An alternative approach involved silver iodide dropped from an aeroplane into the cyclone clouds. Silver iodide encourages raindrop formation, and has also been used to `seed' clouds in desert areas to make them rain. By seeding hurricane clouds, it was hoped that some of the energy that would normally go towards the strong inner core winds, the `eyewall', would be diverted to make rain. Hence the eyewall would be weakened, rendering the hurricane less intense. After 20 years of research the idea was given up as a failure.

Most hurricane researchers tend to agree that since we can't control, alter or destroy hurricanes, we should focus on reducing society's vulnerability through being prepared. We know that coastal areas are most vulnerable to these storms, because tropical cyclones die out over land due to the loss of a moisture source. After only a few hours, a hurricane over land begins to weaken. This is because the storm lacks the moisture and heat sources that the ocean provides. This depletion of moisture and heat reduces the tropical cyclone's ability to produce thunderstorms near the storm centre. Without this convection, the storm rapidly fills and dies out.

Preparing for the hurricane hazard means making sure that houses and other buildings can withstand the force of a hurricane. Laws to enforce appropriate building codes are in place in the US states bordering the Atlantic and Gulf of Mexico, but enforcing such rules is not so easy in the poorer countries of the Caribbean and Central America. However, even in the USA the risk from hurricanes is rising. With population and development increasing along coastal areas, greater numbers of people are vulnerable to the hurricane threat. Economic figures for damage in the USA show a steady increase throughout the 20th century, largely because more and more people are choosing to live in hazardous areas. Damage from Hurricane Andrew (1992) alone was more than US$25 billion in southern Florida and Louisiana, and would have been higher had it hit Miami directly.

The good news in the USA is that the number of people injured or killed by hurricanes has been steadily falling over the last 100 years, largely because of improvements in forecasting and emergency preparations. Our scientific understanding of the atmosphere and our ability to forecast hurricane landfall pathways have increased dramatically over the past two decades thanks to better data from weather satellites and hurricane surveillance planes, coupled with improvements in the computer models used to forecast the movement of hurricanes.

All US states in hurricane pathways have designated evacuation routes and the National Weather Service broadcasts forecasts and warnings 24 hours a day on special weather radios. The most recent models can even sound an alarm, waking people up who are asleep when a storm is about to strike.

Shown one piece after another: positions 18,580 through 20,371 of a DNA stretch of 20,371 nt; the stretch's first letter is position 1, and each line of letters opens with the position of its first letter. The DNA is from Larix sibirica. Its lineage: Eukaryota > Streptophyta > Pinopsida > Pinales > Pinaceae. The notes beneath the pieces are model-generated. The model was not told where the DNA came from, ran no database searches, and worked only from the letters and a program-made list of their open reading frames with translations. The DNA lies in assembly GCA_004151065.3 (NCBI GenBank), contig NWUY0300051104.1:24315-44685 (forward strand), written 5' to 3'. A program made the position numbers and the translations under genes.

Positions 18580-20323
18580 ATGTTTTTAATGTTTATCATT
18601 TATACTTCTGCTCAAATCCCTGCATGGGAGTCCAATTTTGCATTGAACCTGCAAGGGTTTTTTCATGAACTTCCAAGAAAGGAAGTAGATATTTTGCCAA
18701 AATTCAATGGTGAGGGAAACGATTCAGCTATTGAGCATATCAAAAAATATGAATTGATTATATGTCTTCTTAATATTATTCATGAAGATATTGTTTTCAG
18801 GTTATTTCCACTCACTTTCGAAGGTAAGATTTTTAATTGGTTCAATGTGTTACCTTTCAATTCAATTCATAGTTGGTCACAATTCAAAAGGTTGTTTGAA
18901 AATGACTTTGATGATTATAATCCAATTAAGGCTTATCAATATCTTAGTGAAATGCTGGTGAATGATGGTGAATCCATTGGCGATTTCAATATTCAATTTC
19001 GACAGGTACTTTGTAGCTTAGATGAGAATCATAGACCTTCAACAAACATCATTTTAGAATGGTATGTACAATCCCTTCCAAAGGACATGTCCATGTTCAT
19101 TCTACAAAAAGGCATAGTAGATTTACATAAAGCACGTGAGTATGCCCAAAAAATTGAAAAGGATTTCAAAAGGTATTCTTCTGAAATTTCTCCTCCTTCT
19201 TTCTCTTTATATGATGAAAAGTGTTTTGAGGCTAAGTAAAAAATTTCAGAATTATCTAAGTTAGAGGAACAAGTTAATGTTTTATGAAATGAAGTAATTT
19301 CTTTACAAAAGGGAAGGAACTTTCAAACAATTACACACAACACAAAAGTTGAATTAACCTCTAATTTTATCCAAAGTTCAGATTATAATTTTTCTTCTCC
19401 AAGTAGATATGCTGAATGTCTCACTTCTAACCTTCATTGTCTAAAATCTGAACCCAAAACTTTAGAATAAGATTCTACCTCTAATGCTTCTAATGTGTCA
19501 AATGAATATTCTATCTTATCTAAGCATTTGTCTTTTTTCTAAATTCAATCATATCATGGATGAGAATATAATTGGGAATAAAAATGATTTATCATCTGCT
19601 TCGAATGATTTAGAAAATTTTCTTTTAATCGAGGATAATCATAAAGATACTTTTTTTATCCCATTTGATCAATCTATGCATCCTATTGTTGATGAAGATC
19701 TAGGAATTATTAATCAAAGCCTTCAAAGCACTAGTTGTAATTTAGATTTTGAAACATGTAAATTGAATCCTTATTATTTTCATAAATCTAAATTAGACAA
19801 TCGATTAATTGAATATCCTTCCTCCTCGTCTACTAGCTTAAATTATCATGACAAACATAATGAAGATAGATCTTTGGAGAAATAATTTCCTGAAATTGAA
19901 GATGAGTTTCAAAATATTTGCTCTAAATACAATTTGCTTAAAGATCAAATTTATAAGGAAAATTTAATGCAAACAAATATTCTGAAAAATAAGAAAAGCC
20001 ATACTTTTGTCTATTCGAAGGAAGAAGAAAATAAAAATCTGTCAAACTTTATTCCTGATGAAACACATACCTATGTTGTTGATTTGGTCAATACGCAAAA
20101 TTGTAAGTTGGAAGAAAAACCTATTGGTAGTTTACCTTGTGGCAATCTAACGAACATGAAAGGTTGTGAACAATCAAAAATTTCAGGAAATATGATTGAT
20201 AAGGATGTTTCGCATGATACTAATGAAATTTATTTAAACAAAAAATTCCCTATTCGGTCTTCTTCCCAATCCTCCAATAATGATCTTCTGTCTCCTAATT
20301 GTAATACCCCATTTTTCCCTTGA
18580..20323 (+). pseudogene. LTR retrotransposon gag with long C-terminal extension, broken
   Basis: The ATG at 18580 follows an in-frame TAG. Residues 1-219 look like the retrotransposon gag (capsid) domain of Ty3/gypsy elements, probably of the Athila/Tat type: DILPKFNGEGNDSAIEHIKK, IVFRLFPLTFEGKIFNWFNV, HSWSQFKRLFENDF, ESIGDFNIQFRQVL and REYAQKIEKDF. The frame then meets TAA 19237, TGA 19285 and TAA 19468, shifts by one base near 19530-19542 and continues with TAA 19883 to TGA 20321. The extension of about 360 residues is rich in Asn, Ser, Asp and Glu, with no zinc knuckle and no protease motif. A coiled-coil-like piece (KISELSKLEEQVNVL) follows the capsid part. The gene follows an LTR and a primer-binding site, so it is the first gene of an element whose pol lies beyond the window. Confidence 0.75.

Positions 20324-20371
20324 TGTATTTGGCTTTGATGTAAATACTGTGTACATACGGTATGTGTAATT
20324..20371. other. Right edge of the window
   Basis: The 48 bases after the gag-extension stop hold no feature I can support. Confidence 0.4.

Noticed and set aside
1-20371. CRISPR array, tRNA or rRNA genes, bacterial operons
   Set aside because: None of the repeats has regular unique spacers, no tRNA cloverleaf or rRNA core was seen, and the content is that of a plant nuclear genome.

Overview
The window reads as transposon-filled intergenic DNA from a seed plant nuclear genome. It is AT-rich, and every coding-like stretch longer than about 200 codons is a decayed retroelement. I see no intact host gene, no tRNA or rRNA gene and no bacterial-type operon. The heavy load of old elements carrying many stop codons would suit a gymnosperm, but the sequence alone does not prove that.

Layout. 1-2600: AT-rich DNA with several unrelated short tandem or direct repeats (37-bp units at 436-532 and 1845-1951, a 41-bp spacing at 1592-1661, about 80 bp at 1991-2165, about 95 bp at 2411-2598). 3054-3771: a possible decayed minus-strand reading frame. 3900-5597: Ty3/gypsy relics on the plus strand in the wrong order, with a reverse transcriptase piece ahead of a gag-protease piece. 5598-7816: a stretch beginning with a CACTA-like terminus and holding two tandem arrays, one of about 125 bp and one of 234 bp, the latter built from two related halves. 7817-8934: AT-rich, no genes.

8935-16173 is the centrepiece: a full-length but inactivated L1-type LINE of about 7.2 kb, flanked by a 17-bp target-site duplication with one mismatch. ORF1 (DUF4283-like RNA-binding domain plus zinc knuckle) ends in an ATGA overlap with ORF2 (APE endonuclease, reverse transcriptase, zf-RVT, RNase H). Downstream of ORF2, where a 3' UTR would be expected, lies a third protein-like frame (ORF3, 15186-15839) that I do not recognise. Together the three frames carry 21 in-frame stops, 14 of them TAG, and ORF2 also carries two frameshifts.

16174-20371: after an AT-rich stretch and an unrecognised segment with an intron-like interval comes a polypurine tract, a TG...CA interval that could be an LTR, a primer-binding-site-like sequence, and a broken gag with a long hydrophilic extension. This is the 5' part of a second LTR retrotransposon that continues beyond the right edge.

It is unlikely that we shall ever be able to control the incredible forces of the hurricane hazard, so we can only concentrate on improving our ability to deal with its potentially catastrophic effects.

What's in a name?

Tropical cyclones with maximum sustained surface winds of less than 63 kmph are called `tropical depressions'. If the wind in a tropical depression exceeds this speed it is upgraded to a `tropical storm' and assigned a personal name. Giving a storm or hurricane a name is not just for the amusement for forecasters. Specific names provide ease of communication when forecasters issue forecasts and warnings to the general public. Individual storms often last a week or longer and more than one can be occurring in the same area at the same time, so names help reduce the confusion about which storm is being described. Personalising these deadly natural hazards also encourages people to pay more attention to the warnings.

Names used for hurricanes that have a severe impact on lives or economies, and are remembered by generations because, of the devastation they caused, are often `retired' by the WMO for at least ten years. This is to facilitate historic references, legal actions, and insurance claims, and to avoid public confusion with another storm of the same name. It will be some time before Mitch, Andrew and Floyd will be allowed back on to the official list of names for Atlantic basin hurricanes.

This year, scientists christened the first hurricane of the 2000 Atlantic season `Alberto'. As Geographical went to press, Hurricane Debby became the first hurricane this season to strike the Caribbean.
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Title Annotation:hurricanes
Author:Middleton, Nick
Geographic Code:1USA
Date:Oct 1, 2000